• A CNN investigation of Lev Parnas and Igor Fruman, the businessmen who were arrested earlier this month trying to flee the country at Dulles International Airport, shows their influence. “Two weeks ago, when they were arrested, Parnas and Fruman were preparing to fly to Vienna, Austria,” CNN reports—to meet Rudy Giuliani; Viktor Shokin, Ukraine's former prosecutor general; and to help arrange an interview with Sean Hannity. “We never reveal our sources, potential sources, or persons they may or may not request to interview,” Hannity’s spokesperson said. “Sean Hannity takes the first amendment seriously.”

 

  • On Thursday, as Senate Republicans prepared to introduce a resolution condemning the impeachment inquiry, Trump tweeted, “Thank you to House Republicans for being tough, smart, and understanding in detail the greatest Witch Hunt in American History.”



Other notable stories: 

  • A transcript of the telephone conversation between Kellyanne Conway, counselor to Trump, and Caitlin Yilek, breaking news reporter at the Washington Examiner, was published and widely shared. The conversation, which took place after Yilek returned a phone call from Tom Joannou, who works at the White House, consists mainly of Conway lambasting Yilek: “What is your job exactly? Is your job to rely upon derivative reporting without picking up the phone and trying to ask questions or write things that are relevant?”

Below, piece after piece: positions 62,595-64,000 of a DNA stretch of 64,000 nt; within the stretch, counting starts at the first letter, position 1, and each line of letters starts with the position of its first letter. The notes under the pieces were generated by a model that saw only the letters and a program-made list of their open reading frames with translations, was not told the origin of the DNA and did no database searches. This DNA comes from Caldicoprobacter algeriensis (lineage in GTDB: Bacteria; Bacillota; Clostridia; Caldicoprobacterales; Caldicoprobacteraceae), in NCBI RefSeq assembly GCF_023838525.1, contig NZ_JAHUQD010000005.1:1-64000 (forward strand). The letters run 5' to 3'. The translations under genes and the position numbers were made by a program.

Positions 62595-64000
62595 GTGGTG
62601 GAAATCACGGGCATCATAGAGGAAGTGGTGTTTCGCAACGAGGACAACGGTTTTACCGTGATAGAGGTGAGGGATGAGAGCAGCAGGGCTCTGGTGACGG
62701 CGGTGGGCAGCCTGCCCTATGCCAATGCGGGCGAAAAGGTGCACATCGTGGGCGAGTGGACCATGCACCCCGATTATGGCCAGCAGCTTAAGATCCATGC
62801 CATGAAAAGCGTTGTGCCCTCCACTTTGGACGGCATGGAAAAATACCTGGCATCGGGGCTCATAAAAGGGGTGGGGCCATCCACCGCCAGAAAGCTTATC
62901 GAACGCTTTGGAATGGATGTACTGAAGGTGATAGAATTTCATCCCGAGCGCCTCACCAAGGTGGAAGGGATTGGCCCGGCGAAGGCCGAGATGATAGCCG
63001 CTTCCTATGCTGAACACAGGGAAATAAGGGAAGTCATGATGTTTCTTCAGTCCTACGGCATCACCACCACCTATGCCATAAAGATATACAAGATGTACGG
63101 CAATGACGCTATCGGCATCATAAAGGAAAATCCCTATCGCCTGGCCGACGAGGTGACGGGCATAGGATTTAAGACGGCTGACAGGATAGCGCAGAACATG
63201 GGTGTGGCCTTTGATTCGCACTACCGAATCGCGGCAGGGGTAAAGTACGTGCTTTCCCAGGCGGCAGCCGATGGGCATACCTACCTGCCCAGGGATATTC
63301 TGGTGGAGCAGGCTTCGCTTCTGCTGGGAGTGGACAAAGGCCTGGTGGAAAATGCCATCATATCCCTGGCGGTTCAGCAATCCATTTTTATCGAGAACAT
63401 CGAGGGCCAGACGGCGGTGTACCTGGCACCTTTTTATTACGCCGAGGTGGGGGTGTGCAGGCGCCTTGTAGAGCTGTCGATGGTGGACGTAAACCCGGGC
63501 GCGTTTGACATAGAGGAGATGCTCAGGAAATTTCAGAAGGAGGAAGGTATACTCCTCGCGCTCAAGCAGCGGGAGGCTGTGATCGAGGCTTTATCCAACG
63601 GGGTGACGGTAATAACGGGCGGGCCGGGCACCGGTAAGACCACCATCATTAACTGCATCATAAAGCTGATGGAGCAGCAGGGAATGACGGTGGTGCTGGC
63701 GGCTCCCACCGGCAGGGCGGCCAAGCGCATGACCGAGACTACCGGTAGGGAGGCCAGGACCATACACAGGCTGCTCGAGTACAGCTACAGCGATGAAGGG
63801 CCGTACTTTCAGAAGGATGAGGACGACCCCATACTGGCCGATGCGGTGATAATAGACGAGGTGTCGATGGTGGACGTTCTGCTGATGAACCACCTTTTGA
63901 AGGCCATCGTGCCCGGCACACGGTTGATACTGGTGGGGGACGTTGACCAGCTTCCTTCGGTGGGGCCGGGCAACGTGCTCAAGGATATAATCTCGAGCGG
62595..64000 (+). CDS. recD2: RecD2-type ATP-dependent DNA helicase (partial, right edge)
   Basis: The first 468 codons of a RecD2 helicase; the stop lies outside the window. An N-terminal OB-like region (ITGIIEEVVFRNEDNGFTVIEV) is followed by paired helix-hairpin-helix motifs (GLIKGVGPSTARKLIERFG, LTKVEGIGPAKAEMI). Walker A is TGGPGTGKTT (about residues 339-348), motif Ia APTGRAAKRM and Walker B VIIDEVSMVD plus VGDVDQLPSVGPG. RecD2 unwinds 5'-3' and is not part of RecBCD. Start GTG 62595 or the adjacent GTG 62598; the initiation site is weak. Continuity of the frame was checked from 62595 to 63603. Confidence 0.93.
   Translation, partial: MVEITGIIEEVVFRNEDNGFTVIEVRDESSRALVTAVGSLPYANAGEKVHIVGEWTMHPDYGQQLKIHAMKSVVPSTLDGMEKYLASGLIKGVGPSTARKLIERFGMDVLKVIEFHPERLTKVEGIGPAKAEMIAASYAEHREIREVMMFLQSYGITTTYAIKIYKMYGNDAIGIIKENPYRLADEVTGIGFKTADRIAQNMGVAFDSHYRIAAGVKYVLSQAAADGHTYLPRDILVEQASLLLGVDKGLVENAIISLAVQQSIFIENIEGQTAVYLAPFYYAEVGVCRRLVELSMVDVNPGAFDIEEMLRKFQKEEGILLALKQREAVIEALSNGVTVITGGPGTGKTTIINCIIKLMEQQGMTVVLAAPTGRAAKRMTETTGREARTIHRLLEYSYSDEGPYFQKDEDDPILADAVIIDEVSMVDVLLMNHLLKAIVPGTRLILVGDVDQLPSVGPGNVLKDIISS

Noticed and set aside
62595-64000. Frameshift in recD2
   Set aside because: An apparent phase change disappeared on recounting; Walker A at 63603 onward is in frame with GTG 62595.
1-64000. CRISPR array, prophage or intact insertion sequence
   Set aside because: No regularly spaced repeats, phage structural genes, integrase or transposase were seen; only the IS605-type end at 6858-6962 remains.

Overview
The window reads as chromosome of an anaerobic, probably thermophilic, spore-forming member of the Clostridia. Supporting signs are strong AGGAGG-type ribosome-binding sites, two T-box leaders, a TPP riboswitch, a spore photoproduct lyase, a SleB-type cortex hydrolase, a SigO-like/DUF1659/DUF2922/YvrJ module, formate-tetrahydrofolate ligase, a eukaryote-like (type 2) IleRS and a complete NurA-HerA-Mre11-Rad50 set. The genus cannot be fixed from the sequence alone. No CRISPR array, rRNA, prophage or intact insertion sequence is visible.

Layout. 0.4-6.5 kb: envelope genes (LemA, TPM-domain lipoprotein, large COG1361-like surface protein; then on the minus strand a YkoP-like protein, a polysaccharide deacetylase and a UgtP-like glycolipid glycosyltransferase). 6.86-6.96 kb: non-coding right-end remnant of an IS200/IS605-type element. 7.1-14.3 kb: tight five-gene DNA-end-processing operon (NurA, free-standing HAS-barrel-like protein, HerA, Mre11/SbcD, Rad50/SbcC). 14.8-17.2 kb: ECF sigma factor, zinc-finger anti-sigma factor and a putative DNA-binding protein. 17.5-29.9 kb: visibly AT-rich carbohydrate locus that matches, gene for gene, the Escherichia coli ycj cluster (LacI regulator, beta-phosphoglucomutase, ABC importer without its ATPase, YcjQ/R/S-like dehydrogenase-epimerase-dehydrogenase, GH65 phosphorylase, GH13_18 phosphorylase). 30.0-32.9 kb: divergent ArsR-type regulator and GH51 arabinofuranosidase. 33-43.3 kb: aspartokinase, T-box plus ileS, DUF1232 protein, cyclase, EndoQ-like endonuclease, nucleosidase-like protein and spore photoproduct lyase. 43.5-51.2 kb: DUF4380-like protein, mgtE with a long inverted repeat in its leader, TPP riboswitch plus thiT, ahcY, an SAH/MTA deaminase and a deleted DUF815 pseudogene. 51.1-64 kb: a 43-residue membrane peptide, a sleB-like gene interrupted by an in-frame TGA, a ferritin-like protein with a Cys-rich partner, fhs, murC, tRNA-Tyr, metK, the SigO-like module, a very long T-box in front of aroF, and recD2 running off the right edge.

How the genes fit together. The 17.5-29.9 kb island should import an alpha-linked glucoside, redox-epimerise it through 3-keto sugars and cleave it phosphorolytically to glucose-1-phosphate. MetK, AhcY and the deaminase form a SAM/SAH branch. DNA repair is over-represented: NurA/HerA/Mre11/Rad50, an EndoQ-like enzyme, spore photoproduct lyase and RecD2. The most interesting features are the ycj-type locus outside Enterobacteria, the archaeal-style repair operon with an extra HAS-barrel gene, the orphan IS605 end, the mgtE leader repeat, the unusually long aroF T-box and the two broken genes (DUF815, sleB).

• A year ago, eleven children died from a viral outbreak at a long-term care facility in New Jersey and, last December, NorthJersey.com filed a lawsuit against the state’s department of health seeking documents that would help explain what happened. “Since then, the agency has slowly released more than 1,400 pages of emails, status reports and other communication that are either irrelevant or contain so many redactions that it is impossible to determine what the state government was doing during the height of the crisis,” according to NorthJersey.com, which is continuing to fight for more transparency.

 

  • The Los Angeles Times reports that 20,000 have signed a petition calling for the firing of Noah Oppenheim, president of NBC News, because of his role to “cover up abuse.” Shaunna Thomas, co-founder and executive director of an activist group called UltraViolet, which presented the petition, said that Catch and Kill, the new book by Ronan Farrow, makes clear “that Comcast needs to do more to shift the work culture and prevent harassment at NBC and MSNBC.”

 

  • And Exxon Mobil went to court this week, accused by New York’s attorney general of defrauding shareholders and the public about how carbon regulation would affect its business. The case began in 2015, when an InsideClimate News investigation, led by Neela Banerjee, found that the company was conducting its own research into the environmental harms of fossil fuels even as it publicly denied climate change.
Questions or comments about what you’d like to read with your coffee? 
Reach today's newsletter editor, Akintunde Ahmad, at aa4245@columbia.edu.
 
Our weekly podcast on media news, The Kicker, is available on Apple PodcastsStitcher, and SoundCloud.

Catch up with all of our coverage at CJR.org.